• Soil hydraulic properties;
  • Beerkan method;
  • differentiated linearization method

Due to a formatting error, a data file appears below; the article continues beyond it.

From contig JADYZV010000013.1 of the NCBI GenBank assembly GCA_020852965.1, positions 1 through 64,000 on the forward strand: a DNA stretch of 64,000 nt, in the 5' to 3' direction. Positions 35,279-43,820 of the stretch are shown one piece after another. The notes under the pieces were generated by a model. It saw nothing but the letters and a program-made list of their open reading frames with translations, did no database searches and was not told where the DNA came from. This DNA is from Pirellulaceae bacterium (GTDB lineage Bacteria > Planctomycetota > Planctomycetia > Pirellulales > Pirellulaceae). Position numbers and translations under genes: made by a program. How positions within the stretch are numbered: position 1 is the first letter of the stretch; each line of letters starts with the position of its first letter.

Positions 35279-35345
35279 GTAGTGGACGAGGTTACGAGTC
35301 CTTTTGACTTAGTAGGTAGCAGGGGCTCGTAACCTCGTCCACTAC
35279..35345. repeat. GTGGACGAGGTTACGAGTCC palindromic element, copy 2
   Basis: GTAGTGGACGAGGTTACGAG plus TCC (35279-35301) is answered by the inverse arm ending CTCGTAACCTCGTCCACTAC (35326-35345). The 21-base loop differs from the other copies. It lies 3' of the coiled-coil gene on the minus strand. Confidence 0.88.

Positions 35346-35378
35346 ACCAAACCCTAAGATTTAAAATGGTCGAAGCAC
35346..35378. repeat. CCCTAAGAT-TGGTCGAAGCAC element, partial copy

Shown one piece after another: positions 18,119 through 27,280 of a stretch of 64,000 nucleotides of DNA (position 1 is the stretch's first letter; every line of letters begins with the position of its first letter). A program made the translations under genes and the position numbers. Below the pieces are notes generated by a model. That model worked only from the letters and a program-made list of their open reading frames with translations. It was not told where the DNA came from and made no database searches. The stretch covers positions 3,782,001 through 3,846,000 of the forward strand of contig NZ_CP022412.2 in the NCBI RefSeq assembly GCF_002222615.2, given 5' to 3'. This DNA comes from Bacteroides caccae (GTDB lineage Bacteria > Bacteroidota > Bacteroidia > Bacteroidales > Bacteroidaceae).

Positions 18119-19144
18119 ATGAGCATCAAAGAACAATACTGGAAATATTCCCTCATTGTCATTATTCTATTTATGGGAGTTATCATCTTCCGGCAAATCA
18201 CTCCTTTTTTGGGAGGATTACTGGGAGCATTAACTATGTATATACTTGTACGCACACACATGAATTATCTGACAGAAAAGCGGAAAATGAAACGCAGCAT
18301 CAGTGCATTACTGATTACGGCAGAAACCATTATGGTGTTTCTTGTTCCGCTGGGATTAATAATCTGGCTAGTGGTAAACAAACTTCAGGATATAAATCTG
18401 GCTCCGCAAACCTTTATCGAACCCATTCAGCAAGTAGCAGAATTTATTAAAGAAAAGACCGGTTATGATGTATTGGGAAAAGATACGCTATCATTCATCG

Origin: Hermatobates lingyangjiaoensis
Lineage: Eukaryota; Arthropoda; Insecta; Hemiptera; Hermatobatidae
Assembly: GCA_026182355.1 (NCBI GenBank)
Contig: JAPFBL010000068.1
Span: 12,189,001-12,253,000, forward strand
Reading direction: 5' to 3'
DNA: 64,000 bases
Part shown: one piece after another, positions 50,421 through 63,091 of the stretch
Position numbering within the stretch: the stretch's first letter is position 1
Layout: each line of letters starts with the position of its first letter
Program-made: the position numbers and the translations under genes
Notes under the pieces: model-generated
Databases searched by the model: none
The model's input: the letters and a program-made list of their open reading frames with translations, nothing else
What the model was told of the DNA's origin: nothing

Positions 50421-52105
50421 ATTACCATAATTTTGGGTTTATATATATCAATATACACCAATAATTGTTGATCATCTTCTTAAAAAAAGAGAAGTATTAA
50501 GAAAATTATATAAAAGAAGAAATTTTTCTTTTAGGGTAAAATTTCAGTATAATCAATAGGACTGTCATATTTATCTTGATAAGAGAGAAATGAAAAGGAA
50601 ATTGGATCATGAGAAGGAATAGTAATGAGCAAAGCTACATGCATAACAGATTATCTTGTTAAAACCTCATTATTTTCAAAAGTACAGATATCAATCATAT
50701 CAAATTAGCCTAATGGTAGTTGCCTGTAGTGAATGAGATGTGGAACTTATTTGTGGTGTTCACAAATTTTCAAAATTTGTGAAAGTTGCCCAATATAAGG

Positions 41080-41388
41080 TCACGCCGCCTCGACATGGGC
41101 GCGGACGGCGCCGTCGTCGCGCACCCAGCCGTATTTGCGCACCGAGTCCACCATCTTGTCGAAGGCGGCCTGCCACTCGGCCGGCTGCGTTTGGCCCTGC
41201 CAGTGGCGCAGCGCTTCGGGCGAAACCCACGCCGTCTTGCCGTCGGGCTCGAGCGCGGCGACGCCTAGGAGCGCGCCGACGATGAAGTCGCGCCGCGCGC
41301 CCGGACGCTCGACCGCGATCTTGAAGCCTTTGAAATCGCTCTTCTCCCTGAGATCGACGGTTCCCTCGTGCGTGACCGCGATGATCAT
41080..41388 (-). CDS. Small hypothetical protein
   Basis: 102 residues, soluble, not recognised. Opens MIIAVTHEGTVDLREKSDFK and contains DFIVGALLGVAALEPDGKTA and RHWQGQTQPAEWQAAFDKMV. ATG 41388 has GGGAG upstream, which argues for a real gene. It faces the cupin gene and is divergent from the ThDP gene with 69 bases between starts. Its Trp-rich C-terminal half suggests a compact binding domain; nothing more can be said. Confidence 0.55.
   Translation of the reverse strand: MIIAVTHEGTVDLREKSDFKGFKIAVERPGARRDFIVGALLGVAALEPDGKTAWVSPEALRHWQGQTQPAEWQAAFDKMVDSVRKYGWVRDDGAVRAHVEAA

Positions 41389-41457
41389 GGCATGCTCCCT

The BEST method (Beerkan estimation of soil transfer parameters through infiltration experiments) appears promising and easy to estimate not only saturated hydraulic conductivity but also water retention and hydraulic characteristics. However, few tests have been conducted to test the methodology. This study involved field BEST infiltration experiments for three layers (surface, 15 and 30 cm) for each of three soils with different soil textures under grassland. By comparing BEST with DL (differentiated linearization method), we found that the DL method did not produce a good estimate of the soil hydraulic properties and neither did it identify the transient flow state. The BEST method resulted in reasonable results and is therefore promising. However, with BEST we encountered some anomalies when calculating hydraulic properties in some cases with too few data points under the transient flow state. We show that the application of BEST field experiments requires a wide range of soil water content from initial to saturated states so as to include sufficient transient flow. The soil hydraulic properties determined using the BEST method showed contrasting characteristics between different soil textures with higher saturated hydraulic conductivity under coarse texture and lower values under loam textures, especially with highly compacted soils. Vertical variation in soil hydraulic properties was significant, and the surface layer had a lower saturated hydraulic conductivity partly caused by compaction (high bulk density) or by remnants of grass plants. Further research on the effects of compaction and grass plants on soil hydraulic properties is needed.